or Sanctification by the Church.
Ignatius was bishop of Antioch, another member of the generation after the apostles.
Protestants all know, one can have too high a view of the Church. But another sin Protestants forget, is having too low a view of the Church. Ignatius introduces us to a very foreign topic to Protestants: Sanctification by the Church. While we know the primary agent in sanctification is God (1 Pet 1:2, 1 Thes 5:23, 2 Thes 2:13), we may forget that sanctification is also mentioned in a group context (1 Cor 1:2).
Ignatius develops this thought further, in lines such as:
“He, therefore, that does not assemble with the Church, has by this manifested his pride, and condemned himself. For it is written, ‘God resisteth the proud.’”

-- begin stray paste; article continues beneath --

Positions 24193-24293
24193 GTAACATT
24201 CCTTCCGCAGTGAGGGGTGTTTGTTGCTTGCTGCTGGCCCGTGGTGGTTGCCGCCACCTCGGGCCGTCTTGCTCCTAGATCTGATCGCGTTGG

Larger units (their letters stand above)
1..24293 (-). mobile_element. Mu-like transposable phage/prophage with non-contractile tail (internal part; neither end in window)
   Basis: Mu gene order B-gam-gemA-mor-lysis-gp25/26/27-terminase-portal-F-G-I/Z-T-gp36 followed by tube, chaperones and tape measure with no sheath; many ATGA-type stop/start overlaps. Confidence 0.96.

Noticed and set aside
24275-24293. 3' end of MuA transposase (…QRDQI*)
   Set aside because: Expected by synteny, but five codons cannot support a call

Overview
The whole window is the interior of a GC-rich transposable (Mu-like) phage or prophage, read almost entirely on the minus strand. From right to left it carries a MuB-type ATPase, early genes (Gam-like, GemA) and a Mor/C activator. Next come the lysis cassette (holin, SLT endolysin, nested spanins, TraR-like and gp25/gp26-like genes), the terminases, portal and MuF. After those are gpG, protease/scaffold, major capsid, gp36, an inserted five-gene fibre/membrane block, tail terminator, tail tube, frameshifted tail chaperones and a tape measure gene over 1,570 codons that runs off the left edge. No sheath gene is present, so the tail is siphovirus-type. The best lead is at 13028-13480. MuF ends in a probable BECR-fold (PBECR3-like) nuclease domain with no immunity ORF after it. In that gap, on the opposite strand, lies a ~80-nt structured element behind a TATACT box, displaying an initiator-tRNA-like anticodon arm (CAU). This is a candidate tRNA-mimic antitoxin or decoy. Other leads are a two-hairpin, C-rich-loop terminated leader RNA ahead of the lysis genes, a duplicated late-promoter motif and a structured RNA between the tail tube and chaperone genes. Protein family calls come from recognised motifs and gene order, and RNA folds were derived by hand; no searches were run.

“I am far inferior to you, and require to be sanctified by your Church of Ephesus.”
“being subject to the [Church leaders], ye may in all respects be sanctified.”
So Ignatius might say to the modern Christian: Just you and Jesus? A Christian without the Church? No such thing. God may alone sanctify, but he does by means of the Church and if we take Rom 6:22 seriously, sanctification must precede eternal life. And if the Church is the means, either here or in the next life, we have to learn to love the Church, and be sanctified by it.
Ignatius wrote seven letters which survive. His letter to the Ephesians is best for a one letter introduction to his thought.
Ignatius also ended his life in martyrdom, fed to the lions in Rome.